Fibers at Madison-Morgan, an Engaging Survey of the Medium

Sorry, looks like no contributors are set
Johana Moscoso, ah-moor, 2012, hand and machine embroidery. 120″ x 90″. Image courtesy Lilly Lampe.

The arts in Georgia often ascribe to a certain Atlanta-centrism, leaving many galleries and sites in outlying areas ignored. Yet these galleries and centers are very much in communication with the art being made in Atlanta. Berry College’s Moon Gallery in Rome, Georgia, has held solo exhibitions by Atlanta artists such as Emory University’s Linda Armstrong. The Madison-Morgan Cultural Center is another site curating shows with an eye to what is happening in Atlanta and other communities. Fibers, currently on view at Madison-Morgan Cultural Center, showcases artists from across the country, all with wildly different approaches to this medium.

Rafael Soldi: A body in transit is now on view at the Frost Museum, Miami through December 4

This show was a return to Madison for curator Angela Nichols, director of education and public programs at the Hudgens Center for the Arts, who was curator at The Madison-Morgan Cultural Center from 2004 until 2008. To put together Fibers, Nichols reached out to artists she knew and respected for suggestions, drawing out a network of 15 artists working in a theme of fiber.

The artworks fill three rooms of the second floor of the cultural center, a¬†beautifully restored nineteenth-century public school building. Several Atlanta and Athens artists are in the show, as well as artists from Chicago, Virginia, and New York state. Some of the artists apply traditional techniques like knitting and embroidery to conceptual works, while others respond to cultural expectations of their craft, encouraging snags and imperfections in the texture. Others use unconventional materials, like Amandine Drouet’s use of plastic bags and rings to create floating installations like synapses.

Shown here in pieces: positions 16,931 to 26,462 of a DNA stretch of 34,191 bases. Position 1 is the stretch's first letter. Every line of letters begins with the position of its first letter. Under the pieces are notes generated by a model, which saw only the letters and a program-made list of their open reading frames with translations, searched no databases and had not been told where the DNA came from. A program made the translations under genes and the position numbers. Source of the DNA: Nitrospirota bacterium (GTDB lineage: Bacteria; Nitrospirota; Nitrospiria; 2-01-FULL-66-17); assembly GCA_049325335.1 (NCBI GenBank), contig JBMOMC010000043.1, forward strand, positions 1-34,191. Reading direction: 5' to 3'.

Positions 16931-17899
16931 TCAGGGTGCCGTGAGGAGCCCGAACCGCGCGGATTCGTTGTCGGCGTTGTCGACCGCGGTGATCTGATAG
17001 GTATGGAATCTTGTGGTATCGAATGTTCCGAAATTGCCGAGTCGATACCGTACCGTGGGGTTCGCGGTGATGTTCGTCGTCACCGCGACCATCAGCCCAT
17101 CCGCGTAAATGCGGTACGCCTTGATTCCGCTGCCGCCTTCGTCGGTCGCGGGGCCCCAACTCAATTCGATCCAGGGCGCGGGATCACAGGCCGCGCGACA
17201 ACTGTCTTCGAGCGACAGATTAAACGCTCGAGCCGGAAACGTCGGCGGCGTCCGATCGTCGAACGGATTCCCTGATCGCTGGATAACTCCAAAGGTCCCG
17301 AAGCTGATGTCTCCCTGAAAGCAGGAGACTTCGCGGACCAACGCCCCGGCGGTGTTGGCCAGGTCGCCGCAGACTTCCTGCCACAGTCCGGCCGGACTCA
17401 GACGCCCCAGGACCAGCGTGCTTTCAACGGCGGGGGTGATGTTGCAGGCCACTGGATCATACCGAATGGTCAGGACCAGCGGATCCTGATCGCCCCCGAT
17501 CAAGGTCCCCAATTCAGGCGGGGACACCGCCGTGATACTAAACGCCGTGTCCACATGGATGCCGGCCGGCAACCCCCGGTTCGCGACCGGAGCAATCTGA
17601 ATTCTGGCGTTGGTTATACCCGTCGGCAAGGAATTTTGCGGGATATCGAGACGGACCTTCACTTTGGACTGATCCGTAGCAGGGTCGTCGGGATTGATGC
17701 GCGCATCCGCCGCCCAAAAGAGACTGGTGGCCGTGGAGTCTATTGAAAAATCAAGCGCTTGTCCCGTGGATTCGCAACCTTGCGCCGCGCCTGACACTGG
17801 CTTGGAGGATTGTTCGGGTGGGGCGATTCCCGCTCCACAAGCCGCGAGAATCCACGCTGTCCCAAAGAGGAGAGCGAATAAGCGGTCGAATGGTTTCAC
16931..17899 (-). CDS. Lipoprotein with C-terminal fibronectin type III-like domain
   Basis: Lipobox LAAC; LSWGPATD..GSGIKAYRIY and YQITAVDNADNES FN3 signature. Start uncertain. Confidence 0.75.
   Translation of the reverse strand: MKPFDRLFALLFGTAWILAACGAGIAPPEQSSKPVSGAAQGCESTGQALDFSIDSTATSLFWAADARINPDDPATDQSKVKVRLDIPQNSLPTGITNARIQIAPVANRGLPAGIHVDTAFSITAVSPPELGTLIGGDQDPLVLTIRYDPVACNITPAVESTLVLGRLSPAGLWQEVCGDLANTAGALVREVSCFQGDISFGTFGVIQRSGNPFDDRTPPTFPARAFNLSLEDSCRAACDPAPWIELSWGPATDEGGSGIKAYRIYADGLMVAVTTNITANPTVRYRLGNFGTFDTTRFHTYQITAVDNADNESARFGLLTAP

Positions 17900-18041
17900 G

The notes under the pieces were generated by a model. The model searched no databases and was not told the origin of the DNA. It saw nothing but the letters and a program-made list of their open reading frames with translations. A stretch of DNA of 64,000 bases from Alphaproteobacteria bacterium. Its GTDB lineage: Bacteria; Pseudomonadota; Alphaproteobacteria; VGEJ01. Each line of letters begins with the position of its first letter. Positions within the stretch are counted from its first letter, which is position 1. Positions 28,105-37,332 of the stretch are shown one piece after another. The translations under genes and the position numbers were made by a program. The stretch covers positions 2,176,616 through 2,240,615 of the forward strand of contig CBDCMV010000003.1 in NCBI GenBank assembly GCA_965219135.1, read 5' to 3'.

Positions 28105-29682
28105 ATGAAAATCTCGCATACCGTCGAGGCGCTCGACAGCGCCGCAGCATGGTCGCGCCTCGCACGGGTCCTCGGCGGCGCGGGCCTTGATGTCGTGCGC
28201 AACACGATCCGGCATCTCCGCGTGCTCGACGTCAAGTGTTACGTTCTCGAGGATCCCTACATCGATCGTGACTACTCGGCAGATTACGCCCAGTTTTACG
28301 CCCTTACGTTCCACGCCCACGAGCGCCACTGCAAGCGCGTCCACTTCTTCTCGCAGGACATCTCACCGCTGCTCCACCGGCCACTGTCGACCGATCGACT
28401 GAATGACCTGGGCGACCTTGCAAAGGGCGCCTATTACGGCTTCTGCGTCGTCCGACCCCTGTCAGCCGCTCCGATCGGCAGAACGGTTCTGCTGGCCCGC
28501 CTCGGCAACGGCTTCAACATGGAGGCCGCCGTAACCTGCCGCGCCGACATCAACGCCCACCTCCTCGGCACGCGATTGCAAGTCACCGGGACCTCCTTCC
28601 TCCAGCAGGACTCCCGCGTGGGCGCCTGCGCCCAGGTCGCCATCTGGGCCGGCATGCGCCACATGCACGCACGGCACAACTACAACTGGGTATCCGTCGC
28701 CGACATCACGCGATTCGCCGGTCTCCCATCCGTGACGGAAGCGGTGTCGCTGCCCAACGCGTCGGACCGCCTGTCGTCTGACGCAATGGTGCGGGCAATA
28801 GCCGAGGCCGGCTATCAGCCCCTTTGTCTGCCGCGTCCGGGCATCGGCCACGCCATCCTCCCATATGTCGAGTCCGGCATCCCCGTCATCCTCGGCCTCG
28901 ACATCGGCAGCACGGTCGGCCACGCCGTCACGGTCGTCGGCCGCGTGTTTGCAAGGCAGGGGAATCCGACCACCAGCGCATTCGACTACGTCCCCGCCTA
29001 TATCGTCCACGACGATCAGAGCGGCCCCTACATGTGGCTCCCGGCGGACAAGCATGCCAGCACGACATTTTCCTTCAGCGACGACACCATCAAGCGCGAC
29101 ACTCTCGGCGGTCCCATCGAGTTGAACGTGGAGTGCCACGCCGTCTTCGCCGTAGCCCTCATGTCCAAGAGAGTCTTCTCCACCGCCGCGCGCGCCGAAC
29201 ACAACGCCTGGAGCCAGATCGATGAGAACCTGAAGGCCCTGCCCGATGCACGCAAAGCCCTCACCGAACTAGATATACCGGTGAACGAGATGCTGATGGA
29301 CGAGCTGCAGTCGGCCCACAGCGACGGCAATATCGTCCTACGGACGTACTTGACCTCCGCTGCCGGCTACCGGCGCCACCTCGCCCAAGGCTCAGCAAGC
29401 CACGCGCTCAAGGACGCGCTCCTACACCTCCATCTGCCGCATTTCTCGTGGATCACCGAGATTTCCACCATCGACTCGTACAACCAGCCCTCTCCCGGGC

Leisa Rich, (back to front) Hippie Pot: Buttoned Up, and Hippie Pot: Prison Break, 2012, dimensions variable, recycled sweaters, embroidery floss, yarn, ribbon, metal wire; hand embroidered, stitched and constructed. Image courtesy Lilly Lampe.

The works reveal a range of techniques and materials, as well as a range of themes. Take Atlanta-artist Leisa Rich’s Hippie Pots, an assorted selection of deconstructed sweaters knit over wire frames to resemble tea pots. Rich’s Hippie Pots subvert traditional ideas of handicraft. They resemble tea cozies for teapots but are neither, defying the functionality of those objects. In contrast, Eric Mercer’s Reflection, an installation featuring televisions with crocheted slip-covers, plays with this theme. Reflection reimagines the functional but outdated tea cozy as social commentary, fashioning it into an item that visually mutes televisions and in turn insulates our eyes.

Eric Mercer, Reflection, 60″ x 26″ x 21″, crochet over televisions. Image courtesy Lilly Lampe.

Johana Moscoso’s Boh-goh-tah ee Chicago, 2012, and ah-moor, 2012, confront the artist’s Latin heritage and Resident Alien status through mesmerizing embroideries. The works are vaguely sensual, featuring bright red lips in red and meandering lines of machine-embroidery in red and black. The works reference her family’s background as tailors in Columbia, as well as pronunciation guides to the places she’s lived, and the Spanish word for love. The embroideries become complex maps of a disembodied self moving through physical and emotional worlds. Didi Dunphy’s works address different concerns of lineage. Her highly meticulous embroideries are traditional in technique—tautly framed in embroidery hoops, ringed in lace—but mimic in pattern the paintings of Frank Stella and Piet Mondrian. Dunphy’s statement describes Stella and Mondrian as male artists in the studio, compared with female artists in the home with sewing boxes. Her intention is to “make the monumental miniature,” confronting the male-dominated past (and present, if we’re being completely honest).

Despite their different styles of embroidery, both Moscoso and Dunphy use their medium to effectively confront personal or historical pasts. This nuanced approach to fiber art is consistent in the other artworks in Fibers. It’s a rare treat to see such an expansive survey of contemporary fiber artists in this area, and likely one that won’t be repeated any time soon.

Related Stories

Woven Archives: In Conversation with Akea Brionne

In conjunction with the group exhibition, A Movement in Every Direction, at the Mississippi Museum of Art, Bryn Evans speaks with featured artist Akea Brionne to discuss storytelling, ancestral media, and the relationship between identity and geography.